A related 2018 Harvard Business Review study by Eva de Mol, Jeff Pollack, and Violet T. Ho found that there are two types of entrepreneurs and that one type pays a higher price than the other. The two types are outlined below.
The Obsessive Entrepreneur
This entrepreneur, let’s call them Type A, has one goal, one dream, and they will stop at nothing to make it happen. These people can be highly successful, and most of the famous entrepreneurs listed above are Type A. But, there’s a problem. Type A entrepreneurs often tie their personal worth and identity to their business because they devoted their whole life to the single-minded pursuit of it. They don’t have much outside of the business to fulfill and sustain them. If the business fails, a massive identity crisis results.
The Flexible Entrepreneur
The flexible entrepreneur, or Type B, is more open to failure. They have a goal, but if it doesn’t work out, they have plans B, C, and D. A failure is a learning opportunity or a sign to move on to something else, and not a direct reflection of their self-worth. Type B entrepreneurs are more resilient and less affected by hard times. These entrepreneurs pay a much lower price than their Type A counterparts.
Suggestions for if You Still Want to be an Entrepreneur
Still want to be your own boss? Yeah, me too. And, there are ways for you and me to minimize the price we pay for it. Try out the suggestions listed on this graphic:
Finally, as Ben Huh advocates, entrepreneurs need therapy, perhaps more than other segments of society. A sad truth is that many entrepreneurs have minimal health insurance coverage and/or budget for mental health support. But, that doesn’t have to mean you go without. Even with no insurance, if you ask around, you can find therapists with sliding fee scales. There are also free telephone hotlines like the National Suicide Prevention Lifeline and reasonably priced mental health services like BetterHelp. Take advantage of any programs within your means.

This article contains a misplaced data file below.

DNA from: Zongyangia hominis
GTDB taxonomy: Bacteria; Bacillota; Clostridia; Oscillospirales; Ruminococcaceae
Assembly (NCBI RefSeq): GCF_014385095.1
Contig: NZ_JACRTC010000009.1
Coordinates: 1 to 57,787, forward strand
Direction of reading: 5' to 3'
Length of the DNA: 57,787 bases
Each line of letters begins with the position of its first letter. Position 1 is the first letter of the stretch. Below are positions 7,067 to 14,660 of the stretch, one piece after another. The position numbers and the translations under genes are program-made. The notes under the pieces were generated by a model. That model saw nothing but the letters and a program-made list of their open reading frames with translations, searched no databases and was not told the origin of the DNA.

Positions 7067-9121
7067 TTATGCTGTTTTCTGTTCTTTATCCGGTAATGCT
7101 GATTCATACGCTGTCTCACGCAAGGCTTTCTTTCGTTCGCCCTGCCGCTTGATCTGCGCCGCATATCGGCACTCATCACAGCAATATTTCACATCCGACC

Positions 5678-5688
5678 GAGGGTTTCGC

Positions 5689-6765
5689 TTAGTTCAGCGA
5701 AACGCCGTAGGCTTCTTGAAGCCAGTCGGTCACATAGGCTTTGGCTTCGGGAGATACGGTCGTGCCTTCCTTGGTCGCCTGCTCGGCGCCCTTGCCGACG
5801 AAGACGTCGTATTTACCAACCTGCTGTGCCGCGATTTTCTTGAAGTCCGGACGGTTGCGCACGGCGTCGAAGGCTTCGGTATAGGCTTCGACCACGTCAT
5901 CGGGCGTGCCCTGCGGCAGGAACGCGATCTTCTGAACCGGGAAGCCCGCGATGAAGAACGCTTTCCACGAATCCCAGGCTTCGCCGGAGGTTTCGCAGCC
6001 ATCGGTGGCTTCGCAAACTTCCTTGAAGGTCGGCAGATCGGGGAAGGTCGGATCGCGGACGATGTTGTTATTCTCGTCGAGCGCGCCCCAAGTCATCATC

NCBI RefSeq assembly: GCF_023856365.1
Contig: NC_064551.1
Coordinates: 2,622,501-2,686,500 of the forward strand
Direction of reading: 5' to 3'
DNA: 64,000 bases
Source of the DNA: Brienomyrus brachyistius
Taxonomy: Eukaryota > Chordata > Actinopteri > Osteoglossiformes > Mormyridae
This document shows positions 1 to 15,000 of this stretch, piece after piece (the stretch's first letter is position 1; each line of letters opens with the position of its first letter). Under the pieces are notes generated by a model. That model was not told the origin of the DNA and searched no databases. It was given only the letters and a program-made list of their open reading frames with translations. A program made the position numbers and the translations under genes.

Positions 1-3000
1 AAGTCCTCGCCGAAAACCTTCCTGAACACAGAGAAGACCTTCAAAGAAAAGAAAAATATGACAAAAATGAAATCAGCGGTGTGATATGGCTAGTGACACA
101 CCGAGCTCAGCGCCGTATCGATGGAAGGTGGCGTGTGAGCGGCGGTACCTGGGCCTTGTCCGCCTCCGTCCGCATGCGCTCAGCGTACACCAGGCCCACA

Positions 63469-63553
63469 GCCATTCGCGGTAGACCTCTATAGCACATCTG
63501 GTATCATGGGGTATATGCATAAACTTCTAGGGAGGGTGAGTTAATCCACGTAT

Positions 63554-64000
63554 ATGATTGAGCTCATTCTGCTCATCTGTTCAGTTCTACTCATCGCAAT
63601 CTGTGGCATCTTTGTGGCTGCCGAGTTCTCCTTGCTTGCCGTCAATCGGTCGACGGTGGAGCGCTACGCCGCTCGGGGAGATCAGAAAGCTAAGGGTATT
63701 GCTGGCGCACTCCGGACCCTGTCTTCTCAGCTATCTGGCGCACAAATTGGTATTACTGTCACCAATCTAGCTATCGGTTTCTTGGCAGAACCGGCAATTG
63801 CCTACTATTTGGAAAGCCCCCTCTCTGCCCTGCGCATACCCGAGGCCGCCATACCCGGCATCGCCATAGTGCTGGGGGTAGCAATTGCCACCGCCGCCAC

Although the road to success is difficult, even if you’re not an entrepreneur, it’s still worth traveling. Just remember to take care of yourself and keep your balance along the way. And, keep in mind that success is more about a good life than wealth and status. If you want to learn more about what success really is, click here.
Until Next Time,
- David Finkel, July 2019, “When the Price of Success Is Too Much: The Psychological Costs of Being An Entrepreneur”
- Cassandra Miasnikov, “For Entrepreneurs, the Price of Success Could Mean Your Mental Health”
- Andy Chan, August 2019, “The Unspoken Emotional Cost of Being An Entrepreneur”
- Harvard Business Review, Eva de Mol, Jeff Pollack, Violet T. Ho, April 2018, “What Makes Entrepreneurs Burn Out”
- Nidhi Singh, October 2018, “Entrepreneurs Who Battled Depression For Years”
Additional Reading for Entrepreneurs:
How To Take Care of Yourself:
9 Simple Shifts to Create a Life You Don’t Need to Escape From
Learn 9 easy self-care habits to help you create a life you don’t need to escape from.
5 Surprising Ways Magnesium Benefits You
Learn why you need magnesium in your diet and what to eat to get more of it.
20 Reasons Why You Should Walk It Off
Learn 20 reasons why a walk a day is the secret to good health.